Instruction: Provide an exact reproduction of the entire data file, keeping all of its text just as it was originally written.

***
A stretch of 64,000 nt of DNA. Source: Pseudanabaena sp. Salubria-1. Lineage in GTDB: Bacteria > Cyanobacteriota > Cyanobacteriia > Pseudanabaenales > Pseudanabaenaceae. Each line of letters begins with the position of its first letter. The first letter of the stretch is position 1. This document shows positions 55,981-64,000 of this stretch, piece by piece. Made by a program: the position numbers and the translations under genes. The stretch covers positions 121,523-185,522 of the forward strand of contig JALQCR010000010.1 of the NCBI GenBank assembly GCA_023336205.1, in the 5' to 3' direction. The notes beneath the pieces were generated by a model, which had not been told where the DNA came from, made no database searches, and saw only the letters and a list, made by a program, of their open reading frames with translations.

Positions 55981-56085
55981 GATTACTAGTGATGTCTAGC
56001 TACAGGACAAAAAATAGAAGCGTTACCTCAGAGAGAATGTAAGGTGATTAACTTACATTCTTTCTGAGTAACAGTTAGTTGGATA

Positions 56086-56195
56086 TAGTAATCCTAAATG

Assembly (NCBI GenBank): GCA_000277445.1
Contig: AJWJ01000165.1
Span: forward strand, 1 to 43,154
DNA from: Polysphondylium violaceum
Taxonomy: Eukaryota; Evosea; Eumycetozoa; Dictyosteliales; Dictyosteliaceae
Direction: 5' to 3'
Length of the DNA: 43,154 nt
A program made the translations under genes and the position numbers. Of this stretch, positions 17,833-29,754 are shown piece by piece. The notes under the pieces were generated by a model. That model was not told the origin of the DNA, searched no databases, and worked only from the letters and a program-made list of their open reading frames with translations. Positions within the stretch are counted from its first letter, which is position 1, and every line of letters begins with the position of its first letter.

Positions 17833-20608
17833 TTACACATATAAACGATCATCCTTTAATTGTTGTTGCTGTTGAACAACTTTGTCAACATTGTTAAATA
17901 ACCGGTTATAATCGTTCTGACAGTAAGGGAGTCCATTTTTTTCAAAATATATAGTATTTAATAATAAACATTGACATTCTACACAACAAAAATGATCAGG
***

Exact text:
A stretch of 64,000 nt of DNA. Source: Pseudanabaena sp. Salubria-1. Lineage in GTDB: Bacteria > Cyanobacteriota > Cyanobacteriia > Pseudanabaenales > Pseudanabaenaceae. Each line of letters begins with the position of its first letter. The first letter of the stretch is position 1. This document shows positions 55,981-64,000 of this stretch, piece by piece. Made by a program: the position numbers and the translations under genes. The stretch covers positions 121,523-185,522 of the forward strand of contig JALQCR010000010.1 of the NCBI GenBank assembly GCA_023336205.1, in the 5' to 3' direction. The notes beneath the pieces were generated by a model, which had not been told where the DNA came from, made no database searches, and saw only the letters and a list, made by a program, of their open reading frames with translations.

Positions 55981-56085
55981 GATTACTAGTGATGTCTAGC
56001 TACAGGACAAAAAATAGAAGCGTTACCTCAGAGAGAATGTAAGGTGATTAACTTACATTCTTTCTGAGTAACAGTTAGTTGGATA

Positions 56086-56195
56086 TAGTAATCCTAAATG

Assembly (NCBI GenBank): GCA_000277445.1
Contig: AJWJ01000165.1
Span: forward strand, 1 to 43,154
DNA from: Polysphondylium violaceum
Taxonomy: Eukaryota; Evosea; Eumycetozoa; Dictyosteliales; Dictyosteliaceae
Direction: 5' to 3'
Length of the DNA: 43,154 nt
A program made the translations under genes and the position numbers. Of this stretch, positions 17,833-29,754 are shown piece by piece. The notes under the pieces were generated by a model. That model was not told the origin of the DNA, searched no databases, and worked only from the letters and a program-made list of their open reading frames with translations. Positions within the stretch are counted from its first letter, which is position 1, and every line of letters begins with the position of its first letter.

Positions 17833-20608
17833 TTACACATATAAACGATCATCCTTTAATTGTTGTTGCTGTTGAACAACTTTGTCAACATTGTTAAATA
17901 ACCGGTTATAATCGTTCTGACAGTAAGGGAGTCCATTTTTTTCAAAATATATAGTATTTAATAATAAACATTGACATTCTACACAACAAAAATGATCAGG